Review: <i>The Night at the Crossroads</i> by Georges Simenon Review: The Night at the Crossroads by Georges Simenon Jake Hinkson Read Jake Hinkson's review! <i>To Right the Wrongs</i>: Excerpt To Right the Wrongs: Excerpt Sheryl Scarborough The second book in the Erin Blake series. Discount: <i>Don't Look for Me</i> by Loren D. Estleman Discount: Don't Look for Me by Loren D. Estleman Crime HQ Get a digital copy for only $2.99! Review: <i>All the Deadly Lies</i> by Marian Lanouette Review: All the Deadly Lies by Marian Lanouette John Valeri Read John Valeri's review!
From The Blog
February 23, 2018
What If We’re Living In an Alternative-History Novel?
Mitch Silver
February 23, 2018
How to Lose the Cops in 10 Days: Suspected Car Thief Tries to Convince Police He's Matthew McConaughey
Adam Wagner
February 22, 2018
5 Crime Fiction Titles with a Strong Sense of Place
Chris Rhatigan
February 21, 2018
Judging a Book by Its Covers
Eric Beetner
February 19, 2018
What I Learned from Tom Ripley, Bruno Antony, and Patricia Highsmith
Mitch Silver
Showing posts by: Jill Orr click to see Jill Orr's profile
Tue
Apr 4 2017 1:00pm

Get a Life: My Fascination with Obituaries

Read this exclusive guest post from Jill Orr about her fascination with obituaries, and then make sure to sign in and comment below for a chance to win a copy of the 1st Riley Ellison Mystery, The Good Byline!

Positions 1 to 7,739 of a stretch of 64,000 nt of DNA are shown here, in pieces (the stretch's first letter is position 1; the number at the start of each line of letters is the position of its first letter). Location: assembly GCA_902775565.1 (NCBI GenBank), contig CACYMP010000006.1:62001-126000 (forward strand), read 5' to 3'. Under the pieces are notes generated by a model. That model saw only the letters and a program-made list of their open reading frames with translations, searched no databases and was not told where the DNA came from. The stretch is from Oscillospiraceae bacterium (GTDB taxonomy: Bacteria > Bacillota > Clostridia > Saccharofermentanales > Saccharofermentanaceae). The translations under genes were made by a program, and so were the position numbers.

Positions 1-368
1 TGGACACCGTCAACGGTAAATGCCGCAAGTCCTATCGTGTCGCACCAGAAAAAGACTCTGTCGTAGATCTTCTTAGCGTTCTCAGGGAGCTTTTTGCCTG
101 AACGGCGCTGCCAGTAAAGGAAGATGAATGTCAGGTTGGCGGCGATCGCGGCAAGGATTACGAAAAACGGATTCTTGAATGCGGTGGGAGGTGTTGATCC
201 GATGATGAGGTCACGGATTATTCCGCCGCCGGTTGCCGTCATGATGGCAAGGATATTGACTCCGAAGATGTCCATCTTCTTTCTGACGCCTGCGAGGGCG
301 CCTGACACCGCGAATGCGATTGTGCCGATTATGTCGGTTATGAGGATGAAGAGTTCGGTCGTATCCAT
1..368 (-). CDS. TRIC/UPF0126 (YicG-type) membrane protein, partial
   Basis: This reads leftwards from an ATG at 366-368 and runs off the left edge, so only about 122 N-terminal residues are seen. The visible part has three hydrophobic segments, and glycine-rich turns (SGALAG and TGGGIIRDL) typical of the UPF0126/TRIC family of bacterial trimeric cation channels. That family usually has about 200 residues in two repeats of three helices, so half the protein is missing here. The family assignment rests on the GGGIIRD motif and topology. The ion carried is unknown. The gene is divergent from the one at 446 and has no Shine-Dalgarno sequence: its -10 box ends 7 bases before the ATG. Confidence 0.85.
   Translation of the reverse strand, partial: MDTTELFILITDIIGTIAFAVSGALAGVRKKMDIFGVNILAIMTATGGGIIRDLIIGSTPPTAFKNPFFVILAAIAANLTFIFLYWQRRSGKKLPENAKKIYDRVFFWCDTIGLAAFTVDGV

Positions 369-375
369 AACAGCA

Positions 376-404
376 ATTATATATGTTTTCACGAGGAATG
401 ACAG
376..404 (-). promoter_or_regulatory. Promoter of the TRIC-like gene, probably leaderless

“I wake up every morning at nine and grab for the morning paper. Then I look at the obituary page. If my name is not on it, I get up.” –Benjamin Franklin

Benjamin Franklin isn’t alone. Millions of people around the world choose to start their day by reading about death. Morbid? Maybe. But I’d argue that reading obituaries is one of the most life-affirming pursuits out there—not to mention a great way to gain a little perspective. 

The main character in my novel, The Good Byline, is obsessed with obituaries. She reads the obits from eight different newspapers every day, culling through each one looking for those tiny illuminating details of a life well lived. For Riley, this is a way to live vicariously through other people since she isn’t exactly setting the world on fire herself. And, for me, since I wanted to write a murder mystery, the obituary section is a perfect place to find potential victims.

[Find out Jill Orr's 5 favorite reads about obituaries!]

Mon
Mar 27 2017 9:00am
Excerpt

The Good Byline: New Excerpt

Jill Orr

The Good Byline by Jill Orr is a debut novel and the 1st in the new Riley Ellison Mystery series (available March 20, 2017).

Meet Riley Ellison, a smart, quirky, young library assistant who’s become known in her hometown of Tuttle Corner, Virginia, as Riley Bless-Her-Heart. Ever since her beloved granddaddy died and her longtime boyfriend broke up with her, Riley has been withdrawing from life. In an effort to rejoin the living, she signs up for an online dating service and tries to reconnect with her childhood best friend, Jordan James, a reporter at the Tuttle Times. But when she learns that Jordan committed suicide, Riley is shaken to the core.

Riley agrees to write Jordan's obituary as a way to learn more about why a young woman with so much to live for would suddenly opt out. Jordan’s co-worker, a paranoid reporter with a penchant for conspiracy theories, convinces Riley that Jordan’s death was no suicide. He leads her down a dangerous path toward organized crime, secret lovers, and suspicious taco trucks.

Riley’s serpentine hunt for the truth eventually intersects with her emerging love life, and she makes a discovery that puts everything Riley holds dear—her job, the people she loves, and even her life—in danger. Will writing this obituary be the death of her?

[Read an excerpt from The Good Byline...]